I slowly applied weight on the gas pedal and we were off. I smiled wide. I couldn’t help it! I was really here, in the driver’s seat of the Charger, with my dad sitting next to me. He ran me through the shifting sequence, as we began to pick up speed.
“The important thing to remember,” he said, “is don’t push the button while you’re shifting! If you push that button on the shifter, while you’re upshifting, you’ll throw her into reverse, and she’ll buck you right through the front windshield. I guarantee you that.”
Roger that, dad. No pressure, I thought.
“Got it. Hands off the button. Check,” I repeated as I shifted.
After a block or two, my dad said, “Okay, I think you got the hang of it now.”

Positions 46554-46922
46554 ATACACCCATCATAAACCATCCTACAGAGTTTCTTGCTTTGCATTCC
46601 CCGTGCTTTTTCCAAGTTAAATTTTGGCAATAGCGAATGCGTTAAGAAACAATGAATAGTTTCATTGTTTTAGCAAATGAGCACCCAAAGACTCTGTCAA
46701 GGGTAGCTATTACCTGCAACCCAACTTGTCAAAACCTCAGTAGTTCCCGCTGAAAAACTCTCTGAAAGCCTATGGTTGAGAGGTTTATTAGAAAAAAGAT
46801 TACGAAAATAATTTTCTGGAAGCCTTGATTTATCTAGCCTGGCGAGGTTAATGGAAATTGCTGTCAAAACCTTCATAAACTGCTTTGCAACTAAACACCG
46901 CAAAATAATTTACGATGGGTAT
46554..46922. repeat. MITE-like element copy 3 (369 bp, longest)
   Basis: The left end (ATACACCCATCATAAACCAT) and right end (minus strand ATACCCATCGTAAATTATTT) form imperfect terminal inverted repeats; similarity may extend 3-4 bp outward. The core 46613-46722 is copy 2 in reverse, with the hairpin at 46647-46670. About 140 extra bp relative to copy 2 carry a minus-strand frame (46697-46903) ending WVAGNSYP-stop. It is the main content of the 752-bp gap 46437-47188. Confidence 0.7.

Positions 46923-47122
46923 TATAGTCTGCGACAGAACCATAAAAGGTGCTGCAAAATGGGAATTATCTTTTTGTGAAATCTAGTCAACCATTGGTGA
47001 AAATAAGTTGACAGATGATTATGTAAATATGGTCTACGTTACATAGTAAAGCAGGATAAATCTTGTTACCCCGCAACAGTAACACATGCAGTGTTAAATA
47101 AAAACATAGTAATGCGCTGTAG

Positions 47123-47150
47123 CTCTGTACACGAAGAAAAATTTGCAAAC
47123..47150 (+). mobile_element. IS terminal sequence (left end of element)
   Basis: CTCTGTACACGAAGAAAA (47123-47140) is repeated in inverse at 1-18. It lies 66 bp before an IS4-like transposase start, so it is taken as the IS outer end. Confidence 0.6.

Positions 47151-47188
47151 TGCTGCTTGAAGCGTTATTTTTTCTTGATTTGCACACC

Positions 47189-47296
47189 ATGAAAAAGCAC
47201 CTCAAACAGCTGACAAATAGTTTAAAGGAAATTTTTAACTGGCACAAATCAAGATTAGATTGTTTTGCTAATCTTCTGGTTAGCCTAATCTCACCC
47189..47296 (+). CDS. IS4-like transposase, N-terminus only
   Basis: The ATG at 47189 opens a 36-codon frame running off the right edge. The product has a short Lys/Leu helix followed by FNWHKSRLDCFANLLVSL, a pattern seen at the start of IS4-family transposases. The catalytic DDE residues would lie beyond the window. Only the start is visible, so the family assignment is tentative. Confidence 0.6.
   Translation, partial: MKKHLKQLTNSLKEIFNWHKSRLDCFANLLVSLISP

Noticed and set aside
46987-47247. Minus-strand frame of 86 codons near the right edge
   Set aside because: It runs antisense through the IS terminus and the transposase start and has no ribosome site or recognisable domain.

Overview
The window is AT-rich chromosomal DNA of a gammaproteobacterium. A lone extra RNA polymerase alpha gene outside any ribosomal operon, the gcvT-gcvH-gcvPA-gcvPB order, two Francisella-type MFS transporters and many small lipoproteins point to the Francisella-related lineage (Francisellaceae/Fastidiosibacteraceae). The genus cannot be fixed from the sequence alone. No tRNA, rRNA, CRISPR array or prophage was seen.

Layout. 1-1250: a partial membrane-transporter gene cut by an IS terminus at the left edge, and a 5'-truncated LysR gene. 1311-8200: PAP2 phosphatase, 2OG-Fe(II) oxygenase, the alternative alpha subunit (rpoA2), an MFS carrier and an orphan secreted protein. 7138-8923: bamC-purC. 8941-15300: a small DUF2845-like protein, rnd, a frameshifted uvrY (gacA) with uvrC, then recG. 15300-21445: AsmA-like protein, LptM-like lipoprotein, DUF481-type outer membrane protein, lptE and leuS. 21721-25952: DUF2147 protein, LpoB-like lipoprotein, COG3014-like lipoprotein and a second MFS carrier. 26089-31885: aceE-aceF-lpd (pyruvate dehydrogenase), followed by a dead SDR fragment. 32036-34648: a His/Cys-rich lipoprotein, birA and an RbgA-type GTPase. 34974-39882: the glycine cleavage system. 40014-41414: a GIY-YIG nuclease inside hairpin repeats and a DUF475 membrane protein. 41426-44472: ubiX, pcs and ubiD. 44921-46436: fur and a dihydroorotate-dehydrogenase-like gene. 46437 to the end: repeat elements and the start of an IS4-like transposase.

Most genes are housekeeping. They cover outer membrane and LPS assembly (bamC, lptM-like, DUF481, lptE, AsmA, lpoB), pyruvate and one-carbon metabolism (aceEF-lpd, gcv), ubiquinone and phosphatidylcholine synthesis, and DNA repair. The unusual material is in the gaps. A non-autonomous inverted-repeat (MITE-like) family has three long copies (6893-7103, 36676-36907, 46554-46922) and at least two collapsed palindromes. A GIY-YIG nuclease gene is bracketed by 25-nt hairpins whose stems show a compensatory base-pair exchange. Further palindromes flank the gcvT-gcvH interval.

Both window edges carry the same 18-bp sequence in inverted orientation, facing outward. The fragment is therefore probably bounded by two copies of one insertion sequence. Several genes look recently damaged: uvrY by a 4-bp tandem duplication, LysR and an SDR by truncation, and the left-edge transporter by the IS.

I settled into a groove of shifting and driving while watching the scenery roll by. Driving the beast was fantastic.
“Dad, why do the gears operate this way, anyway? I’ve never seen a car setup like this.”
“That’s because I modified the transmission for racing. I did that to the gears box.”
I suddenly recalled watching him out run a cop car all those years ago. I was simultaneously aware of the raw power I was currently commanding. I glanced over at my dad, and caught him actually digging the ride, from the passenger seat. A smile lit the corners of his mouth. And there it was. That one moment in time I’ll always take with me, wherever I go, until the day I die. That magical snapshot: My dad riding shotgun, while his son drove the beast. He seemed so proud. I fought against a lump in my throat.